Quite often it has been seen that players weave magic in the league games of major tournaments before floundering in crunch games. The knock-out matches present a much tougher challenge, more so due to the do-or-die situation of a match.
Ever since ODI came to the fore, there have been plenty of tournaments and even the World Cup has been a witness to as many as 12 editions. There are many players, whose numbers can put the best to shame. Based on their numbers, they have been stalwarts of their respective teams.
However, when it’s about the must-win matches, they, more or less, failed to break the shackles. After working hard throughout the league games, big scores have been expected off the big names. To their dismay, failures kept embracing them.
In the article, let’s take a look at five cricketers, who strained to step up in knock-out games: –
1. Abdul Razzaq
Abdul Razzaq is one of the most explosive batsmen Pakistan have ever produced. He knew how to use the long handle to good effect. A strike-rate of 81.25 in an era where run-making wasn’t all that easy, speaks volumes about his quality. But then when it came to knock-out games, the Lahore-born had his travails.
In 28 matches, the all-rounder could only get 347 runs at a dismal average of 18.26. His top score of 59 came against Australia back in 2002 during a tri-series final in Nairobi. Also, playing at a strike-rate of 63.32, he found it tough to press the accelerator.
Even with the ball, he couldn’t make significant impacts, picking up 21 wickets from 28 matches. To be more precise, in 11 matches, he couldn’t get a single wicket. His best figures of 3/3 came against the Aussies in 2005.
2. Ross Taylor
Ross Taylor has been a bedrock of New Zealand’s batting across formats for quite a few years. The Wellington-born has pulled the Black Caps out of precarious positions a number of times, batting in the middle. However, he has tended to flutter in knock-out matches.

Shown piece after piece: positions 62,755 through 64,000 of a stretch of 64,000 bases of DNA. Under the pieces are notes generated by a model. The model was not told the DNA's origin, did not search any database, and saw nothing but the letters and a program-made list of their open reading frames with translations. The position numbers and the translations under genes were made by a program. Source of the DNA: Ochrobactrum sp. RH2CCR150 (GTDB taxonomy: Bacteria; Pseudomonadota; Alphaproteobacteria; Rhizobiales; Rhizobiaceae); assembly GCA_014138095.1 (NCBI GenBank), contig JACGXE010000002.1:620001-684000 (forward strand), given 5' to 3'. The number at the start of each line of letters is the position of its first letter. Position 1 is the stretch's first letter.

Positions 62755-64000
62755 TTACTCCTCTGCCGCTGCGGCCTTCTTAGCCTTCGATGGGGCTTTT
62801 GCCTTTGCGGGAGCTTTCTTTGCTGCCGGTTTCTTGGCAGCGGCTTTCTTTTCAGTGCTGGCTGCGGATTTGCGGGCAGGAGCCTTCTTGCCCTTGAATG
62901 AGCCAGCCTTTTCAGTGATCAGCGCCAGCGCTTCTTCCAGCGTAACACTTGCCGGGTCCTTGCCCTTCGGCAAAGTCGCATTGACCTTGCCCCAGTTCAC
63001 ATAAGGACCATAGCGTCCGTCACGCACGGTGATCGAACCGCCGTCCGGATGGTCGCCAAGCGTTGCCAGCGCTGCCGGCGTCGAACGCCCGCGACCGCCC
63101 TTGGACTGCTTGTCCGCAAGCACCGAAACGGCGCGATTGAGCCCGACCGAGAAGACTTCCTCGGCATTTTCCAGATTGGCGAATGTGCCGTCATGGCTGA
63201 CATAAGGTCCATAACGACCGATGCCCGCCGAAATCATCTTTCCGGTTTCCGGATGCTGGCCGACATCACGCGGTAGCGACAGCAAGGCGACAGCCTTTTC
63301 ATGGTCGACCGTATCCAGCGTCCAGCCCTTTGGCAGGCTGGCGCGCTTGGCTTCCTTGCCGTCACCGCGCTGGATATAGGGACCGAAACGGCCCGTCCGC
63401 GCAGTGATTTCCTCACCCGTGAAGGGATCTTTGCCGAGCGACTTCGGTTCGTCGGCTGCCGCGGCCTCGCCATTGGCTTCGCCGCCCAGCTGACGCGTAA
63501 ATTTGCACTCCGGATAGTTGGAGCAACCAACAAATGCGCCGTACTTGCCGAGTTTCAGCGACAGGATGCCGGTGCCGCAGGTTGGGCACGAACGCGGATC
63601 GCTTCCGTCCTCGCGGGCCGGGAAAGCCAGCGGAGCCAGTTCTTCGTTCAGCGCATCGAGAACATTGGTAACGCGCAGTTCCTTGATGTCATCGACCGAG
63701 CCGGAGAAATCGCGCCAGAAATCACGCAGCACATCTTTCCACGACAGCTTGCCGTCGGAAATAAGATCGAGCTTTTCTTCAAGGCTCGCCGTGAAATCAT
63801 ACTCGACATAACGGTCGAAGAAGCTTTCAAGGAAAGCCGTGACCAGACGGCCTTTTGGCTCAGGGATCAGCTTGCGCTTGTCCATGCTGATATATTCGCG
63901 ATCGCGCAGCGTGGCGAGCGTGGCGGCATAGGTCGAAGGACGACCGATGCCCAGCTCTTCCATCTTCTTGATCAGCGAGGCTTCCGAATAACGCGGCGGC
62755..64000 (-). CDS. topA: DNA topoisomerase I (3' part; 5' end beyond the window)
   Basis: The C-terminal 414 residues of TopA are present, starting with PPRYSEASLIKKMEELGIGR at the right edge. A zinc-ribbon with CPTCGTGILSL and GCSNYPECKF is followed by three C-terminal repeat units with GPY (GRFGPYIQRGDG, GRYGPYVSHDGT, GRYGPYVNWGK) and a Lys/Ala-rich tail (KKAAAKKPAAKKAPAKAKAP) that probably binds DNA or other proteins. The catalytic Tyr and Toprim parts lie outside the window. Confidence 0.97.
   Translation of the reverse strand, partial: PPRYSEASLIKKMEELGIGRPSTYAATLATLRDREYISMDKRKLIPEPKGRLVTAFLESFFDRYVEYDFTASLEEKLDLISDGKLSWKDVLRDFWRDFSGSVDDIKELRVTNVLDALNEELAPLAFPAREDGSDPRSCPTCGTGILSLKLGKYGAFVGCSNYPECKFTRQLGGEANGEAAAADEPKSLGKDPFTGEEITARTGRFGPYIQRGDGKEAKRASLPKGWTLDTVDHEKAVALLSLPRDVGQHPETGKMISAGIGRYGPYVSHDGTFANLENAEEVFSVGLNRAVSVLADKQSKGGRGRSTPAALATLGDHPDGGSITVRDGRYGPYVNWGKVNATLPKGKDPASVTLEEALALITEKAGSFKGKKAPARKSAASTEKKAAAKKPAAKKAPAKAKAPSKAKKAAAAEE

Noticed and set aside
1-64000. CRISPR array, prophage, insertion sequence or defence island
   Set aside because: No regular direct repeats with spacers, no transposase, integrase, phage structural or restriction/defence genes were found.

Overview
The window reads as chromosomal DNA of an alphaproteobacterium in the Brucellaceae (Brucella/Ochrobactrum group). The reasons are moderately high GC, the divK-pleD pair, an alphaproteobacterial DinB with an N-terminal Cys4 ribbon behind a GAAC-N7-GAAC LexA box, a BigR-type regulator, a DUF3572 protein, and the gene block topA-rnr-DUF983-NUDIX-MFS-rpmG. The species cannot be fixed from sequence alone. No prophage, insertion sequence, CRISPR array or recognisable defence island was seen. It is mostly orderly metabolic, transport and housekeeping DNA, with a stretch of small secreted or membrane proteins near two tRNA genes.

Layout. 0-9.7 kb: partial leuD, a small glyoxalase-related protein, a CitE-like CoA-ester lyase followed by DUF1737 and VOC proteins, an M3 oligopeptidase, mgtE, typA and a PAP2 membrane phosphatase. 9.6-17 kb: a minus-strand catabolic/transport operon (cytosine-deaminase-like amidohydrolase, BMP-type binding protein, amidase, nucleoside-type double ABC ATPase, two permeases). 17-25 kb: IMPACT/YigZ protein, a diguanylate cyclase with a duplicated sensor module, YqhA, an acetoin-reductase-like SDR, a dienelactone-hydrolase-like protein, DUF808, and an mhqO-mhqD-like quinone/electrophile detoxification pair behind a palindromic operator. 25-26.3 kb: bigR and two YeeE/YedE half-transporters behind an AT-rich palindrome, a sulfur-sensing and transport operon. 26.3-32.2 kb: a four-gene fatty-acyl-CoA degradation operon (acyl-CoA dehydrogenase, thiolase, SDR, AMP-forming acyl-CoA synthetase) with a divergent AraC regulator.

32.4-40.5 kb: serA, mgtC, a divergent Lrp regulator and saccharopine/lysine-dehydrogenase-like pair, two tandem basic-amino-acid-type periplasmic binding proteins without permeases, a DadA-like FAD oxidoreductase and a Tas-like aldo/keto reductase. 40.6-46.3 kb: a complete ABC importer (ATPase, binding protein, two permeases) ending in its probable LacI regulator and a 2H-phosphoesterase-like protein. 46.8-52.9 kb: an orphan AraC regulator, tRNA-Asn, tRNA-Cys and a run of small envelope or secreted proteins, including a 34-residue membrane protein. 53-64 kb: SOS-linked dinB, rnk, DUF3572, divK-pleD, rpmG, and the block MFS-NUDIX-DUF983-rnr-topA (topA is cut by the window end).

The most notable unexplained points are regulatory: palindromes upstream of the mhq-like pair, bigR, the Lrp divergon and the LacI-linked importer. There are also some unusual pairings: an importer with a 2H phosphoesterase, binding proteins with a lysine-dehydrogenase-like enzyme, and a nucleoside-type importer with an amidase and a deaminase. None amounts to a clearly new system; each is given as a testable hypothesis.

In 10 encounters from 2007, the 36-year-old has 333 runs at an average of 33.30, much lower than his career average of 48.44. In the first eight games, he churned out plenty of scores in the 30s and 40s, but couldn’t carry on from there on.
Nevertheless, Taylor managed to redeem himself somewhat when he churned out 74 against India in the 2019 World Cup semi-final at the Old Trafford in Manchester. In the final where the Kiwis lost to England on boundary count, Taylor scored only 15 runs, getting out to Mark Wood.
3. Virat Kohli
Virat Kohli averages 59.33 in ODIs with 43 centuries to his name. But when it comes to crunch games, the Delhi-born hasn’t had the best of times. In 15 matches, the 31-year-old has 346 runs at a rather disastrous average of 28.83. In fact, in four of his last five of those games, he hasn’t breached the double-digit mark.
His top score of 96* came against Bangladesh in the 2017 Champions Trophy semi-final. Apart from that, he has a solitary fifty against Sri Lanka in the 2013 CT semi-final at the Sophia Gardens in Cardiff.
He has gotten into the 20s and 30s quite a few times, but failed to convert. In the 2017 CT final against Pakistan, he was dropped once, but speedster Mohammad Amir eventually went on to find his leading edge. Nevertheless, Virat remains to be one of the fulcrums of the Indian batting unit.
4. Hashim Amla
Hashim Amla has already hung his boots and it went without saying that he was South Africa’s bedrock in their batting lineup. The Durban-born wasn’t flashy by any means, but managed to get runs with precision. However, Amla wasn’t the Proteas’ best bet when it’s about crunch matches.
In five-matches, the veteran could only accumulate 85 runs at a rather forgettable average of 17. To start with, Amla got a couple of scores in the single-digits against New Zealand and England respectively.
Then he turned up with a knock of 51 versus the Aussies at the Harare Sports Club. Amla thereafter played in the quarter-final and semi-final of the 2015 World Cup. He scored 16 and 10 versus Lanka and the Black Caps. After the 2019 World Cup, he bowed out following poor shows.
5. Nuwan Kulasekara
Nuwan Kulasekara had picked 199 wickets in 184 matches for 14 years from 2003 to 2017. Even as he even got to the top of the ICC rankings, the 37-year-old had his difficulties while plying his trade in the knock-out matches.
In 16 encounters, the right-armer could churn out only 15 wickets at a poor average of 42.40. His best figures of 4/10 came against India in Dhaka way back in 2010. In seven of those matches, he failed to make a single breakthrough. On a couple of instances, he also went at over six runs per over.
The former Lankan pacer also conceded the very six, which gave India their second World Cup after 28 years. With the bat though, he played a few handy knocks lower down the order. He scored 73 runs off 60 balls against Australia in 2012 at the renowned MCG.
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